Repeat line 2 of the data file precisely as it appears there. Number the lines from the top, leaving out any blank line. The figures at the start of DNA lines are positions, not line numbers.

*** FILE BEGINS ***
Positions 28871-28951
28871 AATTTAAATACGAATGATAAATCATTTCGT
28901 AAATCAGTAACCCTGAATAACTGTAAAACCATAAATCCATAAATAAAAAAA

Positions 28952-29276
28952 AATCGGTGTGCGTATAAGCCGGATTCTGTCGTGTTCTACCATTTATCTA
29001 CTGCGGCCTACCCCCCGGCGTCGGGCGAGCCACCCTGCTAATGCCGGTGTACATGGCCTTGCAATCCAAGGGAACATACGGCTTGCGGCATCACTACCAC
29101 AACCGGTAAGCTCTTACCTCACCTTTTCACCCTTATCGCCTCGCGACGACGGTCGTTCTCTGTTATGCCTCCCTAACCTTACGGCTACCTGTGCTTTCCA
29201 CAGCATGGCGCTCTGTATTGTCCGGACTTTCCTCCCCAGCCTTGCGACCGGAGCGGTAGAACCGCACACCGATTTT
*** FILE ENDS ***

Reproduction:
28871 AATTTAAATACGAATGATAAATCATTTCGT